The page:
Also by this author: Aftermath, Private Justice, Shadow of Doubt, Word of Honor, Trial by Fire, Line of Duty, Smoke Screen
Published by Thomas Nelson on May 11, 2021
Genres: Fiction, Christian, Suspense, Thriller
Buy on Amazon
A devastating explosion.Three best friends are at the venue to hear their favorite band. Only one makes it out alive.
A trunk full of evidence.When police stop Dustin Webb with a warrant to search his trunk, he knows there’s been a mistake. He’s former military and owns a security firm. But he’s horrified when the officers find explosives, and he can’t fathom how they got there.
An attorney who will risk it all for an old friend.Criminal attorney Jamie Powell was Dustin’s best friend growing up. They haven’t spoken since he left for basic training, but she’s the first person he thinks of when he’s arrested. Jamie knows she’s putting her career on the line by defending an accused terrorist, but she’d never abandon him. Someone is framing Dustin to take the fall for shocking acts of violence . . . but why?
Some books are marathons. Others are a flat-out sprint. Aftermath is the latter: a focused, pulse-pounding, action-packed thriller that will make you wish you could read faster then leave you exhausted, satisfied, yet a bit disappointed it’s all over. If you read many of my reviews, then you’ll know that I love Terri Blackstock but that I felt her last couple of novels lacked focus.
I don’t know if Terri reads my reviews or not, but I feel seen. (I almost hope she doesn’t, because I’m always loathe to publicly criticize someone who I really do like—yet I must also be truthful and honest to my opinions.) Blackstock has taken every criticism I’ve levied and fixed it, crafted a book without bloat, one that doesn’t layer up so many dramatic plots that the story becomes a soap opera, and simply tells a thrilling, barn-burner of a story.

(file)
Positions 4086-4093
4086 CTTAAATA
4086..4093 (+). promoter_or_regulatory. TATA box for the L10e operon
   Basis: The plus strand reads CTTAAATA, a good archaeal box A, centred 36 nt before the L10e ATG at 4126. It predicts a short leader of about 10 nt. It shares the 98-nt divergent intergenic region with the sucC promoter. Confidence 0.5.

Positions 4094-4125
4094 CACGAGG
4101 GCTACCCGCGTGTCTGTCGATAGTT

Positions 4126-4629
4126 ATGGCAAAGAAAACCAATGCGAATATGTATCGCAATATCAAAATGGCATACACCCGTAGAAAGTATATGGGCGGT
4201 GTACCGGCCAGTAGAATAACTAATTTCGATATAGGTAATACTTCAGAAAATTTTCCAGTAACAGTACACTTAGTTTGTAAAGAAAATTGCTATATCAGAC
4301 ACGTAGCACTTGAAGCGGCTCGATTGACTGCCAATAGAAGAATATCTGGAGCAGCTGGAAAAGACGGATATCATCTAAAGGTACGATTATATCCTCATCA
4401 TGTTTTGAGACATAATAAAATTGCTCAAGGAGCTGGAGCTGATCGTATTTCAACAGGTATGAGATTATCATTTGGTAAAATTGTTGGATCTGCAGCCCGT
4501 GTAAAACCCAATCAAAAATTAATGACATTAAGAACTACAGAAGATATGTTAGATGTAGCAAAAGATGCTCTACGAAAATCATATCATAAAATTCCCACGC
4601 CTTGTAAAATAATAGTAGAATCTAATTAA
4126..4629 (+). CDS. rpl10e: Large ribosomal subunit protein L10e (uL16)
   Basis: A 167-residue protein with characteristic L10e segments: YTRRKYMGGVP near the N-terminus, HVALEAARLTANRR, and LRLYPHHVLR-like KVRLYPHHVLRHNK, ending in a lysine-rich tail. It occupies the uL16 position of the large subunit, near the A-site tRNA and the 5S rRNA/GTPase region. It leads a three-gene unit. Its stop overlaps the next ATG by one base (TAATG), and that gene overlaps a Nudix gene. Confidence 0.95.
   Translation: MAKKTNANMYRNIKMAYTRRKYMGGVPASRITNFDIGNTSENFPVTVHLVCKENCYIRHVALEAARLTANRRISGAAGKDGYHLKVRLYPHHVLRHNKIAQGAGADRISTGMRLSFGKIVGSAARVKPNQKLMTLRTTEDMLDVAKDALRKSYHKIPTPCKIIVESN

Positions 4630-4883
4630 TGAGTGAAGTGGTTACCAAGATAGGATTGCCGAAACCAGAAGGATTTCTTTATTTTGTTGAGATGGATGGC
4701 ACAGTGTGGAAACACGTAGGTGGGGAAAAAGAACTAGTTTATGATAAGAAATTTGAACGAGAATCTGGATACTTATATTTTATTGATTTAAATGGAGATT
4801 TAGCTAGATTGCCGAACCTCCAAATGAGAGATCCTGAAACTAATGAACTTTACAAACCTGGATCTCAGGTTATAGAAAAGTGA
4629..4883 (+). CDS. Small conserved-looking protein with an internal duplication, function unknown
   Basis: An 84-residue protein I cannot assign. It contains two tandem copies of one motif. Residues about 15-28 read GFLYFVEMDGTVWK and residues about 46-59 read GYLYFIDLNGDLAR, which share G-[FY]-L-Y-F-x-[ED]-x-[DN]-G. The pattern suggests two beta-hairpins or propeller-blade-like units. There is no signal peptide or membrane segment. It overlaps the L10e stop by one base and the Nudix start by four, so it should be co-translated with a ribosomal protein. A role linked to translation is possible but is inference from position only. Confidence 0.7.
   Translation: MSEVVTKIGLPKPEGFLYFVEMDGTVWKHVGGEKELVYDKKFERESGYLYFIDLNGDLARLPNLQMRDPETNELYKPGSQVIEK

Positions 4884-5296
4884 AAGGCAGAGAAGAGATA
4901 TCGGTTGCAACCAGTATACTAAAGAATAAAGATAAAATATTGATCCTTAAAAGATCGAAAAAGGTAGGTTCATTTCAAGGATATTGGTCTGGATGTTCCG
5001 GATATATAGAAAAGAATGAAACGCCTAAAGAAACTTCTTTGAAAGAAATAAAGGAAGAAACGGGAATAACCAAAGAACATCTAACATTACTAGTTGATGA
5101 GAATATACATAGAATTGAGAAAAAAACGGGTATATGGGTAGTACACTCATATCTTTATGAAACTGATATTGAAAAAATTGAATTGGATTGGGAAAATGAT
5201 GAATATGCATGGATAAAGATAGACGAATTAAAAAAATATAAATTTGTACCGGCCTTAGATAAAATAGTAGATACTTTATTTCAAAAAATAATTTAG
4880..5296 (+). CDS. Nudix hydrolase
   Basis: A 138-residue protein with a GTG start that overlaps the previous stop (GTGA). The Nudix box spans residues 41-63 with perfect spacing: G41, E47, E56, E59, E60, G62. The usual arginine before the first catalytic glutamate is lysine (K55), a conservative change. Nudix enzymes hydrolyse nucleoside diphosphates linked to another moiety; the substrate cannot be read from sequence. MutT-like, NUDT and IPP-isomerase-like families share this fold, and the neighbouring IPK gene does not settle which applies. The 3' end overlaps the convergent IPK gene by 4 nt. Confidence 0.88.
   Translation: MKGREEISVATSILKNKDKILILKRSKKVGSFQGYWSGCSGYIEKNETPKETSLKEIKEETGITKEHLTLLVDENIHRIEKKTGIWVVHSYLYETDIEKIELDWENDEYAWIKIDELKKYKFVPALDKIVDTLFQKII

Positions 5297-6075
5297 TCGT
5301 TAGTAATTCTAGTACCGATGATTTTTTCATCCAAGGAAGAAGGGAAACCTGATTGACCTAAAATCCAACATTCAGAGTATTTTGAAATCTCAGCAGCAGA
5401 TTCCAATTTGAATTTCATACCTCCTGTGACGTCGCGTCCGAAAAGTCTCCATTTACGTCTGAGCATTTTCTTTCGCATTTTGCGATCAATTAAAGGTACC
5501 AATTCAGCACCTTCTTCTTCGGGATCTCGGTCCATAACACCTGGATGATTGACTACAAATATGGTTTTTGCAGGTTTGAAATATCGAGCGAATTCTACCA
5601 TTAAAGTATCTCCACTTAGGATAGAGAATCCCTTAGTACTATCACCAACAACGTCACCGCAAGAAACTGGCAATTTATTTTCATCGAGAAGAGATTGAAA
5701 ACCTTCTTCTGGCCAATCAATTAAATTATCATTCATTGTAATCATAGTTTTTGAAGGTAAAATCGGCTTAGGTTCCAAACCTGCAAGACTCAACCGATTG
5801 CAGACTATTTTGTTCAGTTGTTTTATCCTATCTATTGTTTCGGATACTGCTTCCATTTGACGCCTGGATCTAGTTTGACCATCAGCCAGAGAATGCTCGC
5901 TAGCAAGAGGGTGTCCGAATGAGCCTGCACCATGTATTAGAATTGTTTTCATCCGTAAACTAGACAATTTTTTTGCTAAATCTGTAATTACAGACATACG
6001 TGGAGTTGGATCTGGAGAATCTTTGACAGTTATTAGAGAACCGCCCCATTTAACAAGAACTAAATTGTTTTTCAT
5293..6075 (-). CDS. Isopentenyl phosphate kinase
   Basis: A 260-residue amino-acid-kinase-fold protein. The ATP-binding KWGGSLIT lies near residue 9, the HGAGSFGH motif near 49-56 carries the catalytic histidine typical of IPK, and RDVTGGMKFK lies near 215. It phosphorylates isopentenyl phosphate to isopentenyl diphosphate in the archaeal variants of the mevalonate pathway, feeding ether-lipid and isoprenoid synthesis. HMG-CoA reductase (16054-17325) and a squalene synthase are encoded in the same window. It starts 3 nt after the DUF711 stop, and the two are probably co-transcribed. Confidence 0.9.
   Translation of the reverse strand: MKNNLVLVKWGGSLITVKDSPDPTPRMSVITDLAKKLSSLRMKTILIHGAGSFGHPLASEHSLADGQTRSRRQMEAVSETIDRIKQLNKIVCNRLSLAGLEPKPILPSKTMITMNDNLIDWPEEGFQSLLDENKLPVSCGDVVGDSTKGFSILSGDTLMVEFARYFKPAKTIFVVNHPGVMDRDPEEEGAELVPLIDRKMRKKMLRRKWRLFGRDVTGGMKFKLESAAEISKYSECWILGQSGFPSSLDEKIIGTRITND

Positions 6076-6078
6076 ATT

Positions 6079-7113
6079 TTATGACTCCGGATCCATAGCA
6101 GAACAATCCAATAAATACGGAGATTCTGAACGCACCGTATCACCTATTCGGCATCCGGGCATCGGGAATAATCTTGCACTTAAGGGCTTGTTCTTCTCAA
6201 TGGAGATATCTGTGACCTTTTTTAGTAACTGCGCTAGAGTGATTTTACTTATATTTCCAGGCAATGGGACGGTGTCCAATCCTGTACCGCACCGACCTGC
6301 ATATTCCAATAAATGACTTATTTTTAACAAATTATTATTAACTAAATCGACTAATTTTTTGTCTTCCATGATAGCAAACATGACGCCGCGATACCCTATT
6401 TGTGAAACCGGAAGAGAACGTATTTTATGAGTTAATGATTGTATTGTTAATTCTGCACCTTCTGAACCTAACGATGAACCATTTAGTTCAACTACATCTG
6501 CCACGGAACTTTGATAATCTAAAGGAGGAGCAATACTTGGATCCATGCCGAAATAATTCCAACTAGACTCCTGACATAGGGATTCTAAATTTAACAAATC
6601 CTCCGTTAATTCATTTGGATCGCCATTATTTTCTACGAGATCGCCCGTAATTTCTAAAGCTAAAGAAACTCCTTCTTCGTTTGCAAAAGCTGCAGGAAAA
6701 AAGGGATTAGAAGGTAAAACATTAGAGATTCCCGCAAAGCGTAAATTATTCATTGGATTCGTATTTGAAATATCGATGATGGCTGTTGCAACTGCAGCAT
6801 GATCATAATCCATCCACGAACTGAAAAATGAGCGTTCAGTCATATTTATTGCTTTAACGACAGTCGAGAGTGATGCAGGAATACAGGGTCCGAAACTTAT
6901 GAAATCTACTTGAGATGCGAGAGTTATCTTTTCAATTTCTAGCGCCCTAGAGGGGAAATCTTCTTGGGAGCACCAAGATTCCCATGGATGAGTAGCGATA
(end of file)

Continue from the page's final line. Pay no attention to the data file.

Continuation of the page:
Aftermath is the story of what happens after a bomb blast at a political rally kills a presidential candidate. Dustin Webb, ex-military and current owner of a security company, has just heard about the blast when the cops pull him over with a warrant. The open his trunk and find all the materials necessary to create such an explosion. It’s a setup, but a good one. Reaching into his past, he calls a friend he hasn’t seen since childhood—a friend now a high-powered attorney.
A second storyline involves one of the blast’s survivors and her struggle to make sense of the tragedy. Taylor had gone to the rally/concert with two other friends. She’s the only one who survived. Blackstock captured the chaos of the explosion really well and documents how it affects Taylor’s life and how she becomes obsessed with getting revenge on the killer. Blackstock maybe could have fleshed this storyline out a bit more, but given that my previous criticisms have been “too much,” I feel a bit hypocritical here saying “no more!”
The storylines converge in a powerful fashion that will leave you thinking about how we all jump to certain conclusions, how we all have certain biases, and how certain influences affect our way of thinking. Aftermath is like a drag race. It doesn’t deviate, it doesn’t meander, it doesn’t swerve. It’s a straightforward, simple story that packs a punch. A thrilling novel!